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I programs. Aniambossou’s plan is to eventually make it to the WNBA. It’s something she takes seriously, and it requires a level of commitment she wouldn’t have had back in Benin. “Back home you just play for fun, you just do whatever you want,” Aniambossou said. “When I came here, I set goals. I needed to improve myself. I wasn’t this athletic when I was back home, I was just playing around. But when I came here I took things seriously and kept working on myself.” It isn’t just the chance to turn pro that draws international players. Bountouka said she is unsure about what she plans to do with her basketball career but didn’t think twice about her decision because in addition to furthering her playing career, she would also get free access a high-level education that wouldn’t be available otherwise. “In Greece there aren’t many opportunities in basketball or studies at this time,” Bountouka said. “So, the whole package was great, so I just had to take it, it was obvious.” While traveling abroad to play basketball and have a quality education fully paid for are two huge positives, there is still the negative of being so far away from home. 18 89,000 MILES

“Coming over here, I was obviously really nervous,” Dufficy said. “It was a big change, moving far away from home.” That sacrifice is not lost on the American-born players. “It’s really interesting to me because I’m a homebody and I go home quite a bit,” said junior forward Hailey Bassett-Meacham, who grew up in Layton, Utah. “I think it’s awesome how they took the risk to come all the way to America.” The differences are small but numerous. Bountouka said “almost everything” is different from her native Greece. Little things like clothes, behaviors, and mannerisms. In addition to the American culture, many of these players have had to adjust to small-town life. Players like Bountouka and Brewster come from big cities with dense populations. USU women’s basketball head coach Jerry Finkbeiner compared Australian cities like Melbourne and Sydney to U.S. cities like Chicago and Los Angeles. However, Finkbeiner said living abroad in a small town could be more beneficial than going big-city America.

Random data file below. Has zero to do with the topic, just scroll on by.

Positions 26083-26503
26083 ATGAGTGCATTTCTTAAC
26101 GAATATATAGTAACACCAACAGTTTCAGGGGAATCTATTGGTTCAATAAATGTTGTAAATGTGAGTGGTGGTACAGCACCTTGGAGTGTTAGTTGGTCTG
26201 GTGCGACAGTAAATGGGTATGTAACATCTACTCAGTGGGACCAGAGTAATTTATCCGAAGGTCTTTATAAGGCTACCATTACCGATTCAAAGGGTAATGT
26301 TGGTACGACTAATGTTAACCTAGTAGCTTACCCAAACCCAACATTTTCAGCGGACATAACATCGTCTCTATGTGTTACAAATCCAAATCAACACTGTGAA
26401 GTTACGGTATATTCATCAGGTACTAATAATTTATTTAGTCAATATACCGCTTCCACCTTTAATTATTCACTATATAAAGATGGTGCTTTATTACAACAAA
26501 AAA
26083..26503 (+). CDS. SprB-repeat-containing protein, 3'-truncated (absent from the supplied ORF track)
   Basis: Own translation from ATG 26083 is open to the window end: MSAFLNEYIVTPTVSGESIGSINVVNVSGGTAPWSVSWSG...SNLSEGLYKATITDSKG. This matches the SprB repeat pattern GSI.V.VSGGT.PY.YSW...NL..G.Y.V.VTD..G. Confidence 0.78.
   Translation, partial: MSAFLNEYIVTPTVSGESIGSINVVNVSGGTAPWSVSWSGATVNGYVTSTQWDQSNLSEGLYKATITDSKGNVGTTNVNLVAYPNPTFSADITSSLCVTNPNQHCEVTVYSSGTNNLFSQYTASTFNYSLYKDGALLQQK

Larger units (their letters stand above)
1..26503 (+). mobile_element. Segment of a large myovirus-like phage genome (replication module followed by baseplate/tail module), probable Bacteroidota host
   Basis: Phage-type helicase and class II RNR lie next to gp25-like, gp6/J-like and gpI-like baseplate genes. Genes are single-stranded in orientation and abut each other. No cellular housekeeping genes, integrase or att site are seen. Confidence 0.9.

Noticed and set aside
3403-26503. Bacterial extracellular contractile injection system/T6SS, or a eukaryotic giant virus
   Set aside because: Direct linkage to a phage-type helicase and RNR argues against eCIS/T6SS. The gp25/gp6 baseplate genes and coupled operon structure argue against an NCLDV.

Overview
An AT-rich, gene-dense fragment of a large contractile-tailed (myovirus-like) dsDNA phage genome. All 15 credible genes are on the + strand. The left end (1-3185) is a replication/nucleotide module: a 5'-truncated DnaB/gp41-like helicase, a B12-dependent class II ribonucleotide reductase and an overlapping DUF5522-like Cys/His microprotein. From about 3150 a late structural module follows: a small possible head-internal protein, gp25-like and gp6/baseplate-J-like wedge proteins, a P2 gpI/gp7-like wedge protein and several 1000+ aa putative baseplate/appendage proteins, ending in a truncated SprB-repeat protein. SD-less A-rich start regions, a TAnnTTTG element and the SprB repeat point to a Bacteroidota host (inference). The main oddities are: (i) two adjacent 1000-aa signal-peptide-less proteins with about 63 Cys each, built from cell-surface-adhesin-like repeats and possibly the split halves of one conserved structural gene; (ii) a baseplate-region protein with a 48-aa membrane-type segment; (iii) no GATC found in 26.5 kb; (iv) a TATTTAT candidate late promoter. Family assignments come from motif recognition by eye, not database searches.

“I think the small-town nature makes it nicer for these kids to come over,” Finkbeiner said. “The small-town nature of people and safety and those kinds of things are a pleasant surprise and the comfort zone goes up really quick.” Over the summer, though, the coaching staff did even more to expedite the process of acclimating their players both to Utah life and to each other. This bonding time became known as “Aggie Adventures.” Each weekend the team would go somewhere to do nothing more than have a good time together. Whether it was golfing, horseback riding or hiking, these women got to know each other through experience. Now, a team that was once separated by nearly 90,000 miles is closer than ever before. “We all get along like we’ve all grown up together,” Dufficy said. “You go in the locker room and, apart from the accents, you wouldn’t know the difference between where anyone’s from.”

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SAME TEAM, NEW FACES

B y We s M a n g u m

In his first year at the helm of the Utah State men’s basketball program, head coach Craig Smith will be looking to do a pair of things - win basketball games, and establish an identity as a team. Both of those goals go hand-in-hand, and both are easier said than done. For Smith and the Aggies to accomplish these goals, an incoming class of five newcomers is going to have to rise up to the occasion. With last year’s leading rebounder and second-leading scorer Koby McEwen gone, Utah State has some openings in the backcourt. A pair of Aggie newcomers are hoping to establish themselves as playmakers with the ball in their hands during their first season in Logan. Nobody has a better opportunity than incoming junior college transfer John Knight III, who will be competing for immediate playing time at the point guard position. It hasn’t taken long for Knight III to establish himself as one of the premier athletes on the team. Knight III’s unique blend of size, proven production and athleticism has Smith and his staff excited for the future.

22 SAME TEAM, NEW FACES

“John Knight III is a freakish, freakish athlete,” Smith said. “... He can really play off of two feet. When he just attacks and explodes to the rim, he can really finish. He just hangs

and hangs on the way up, and he has such ferocity at the rim.”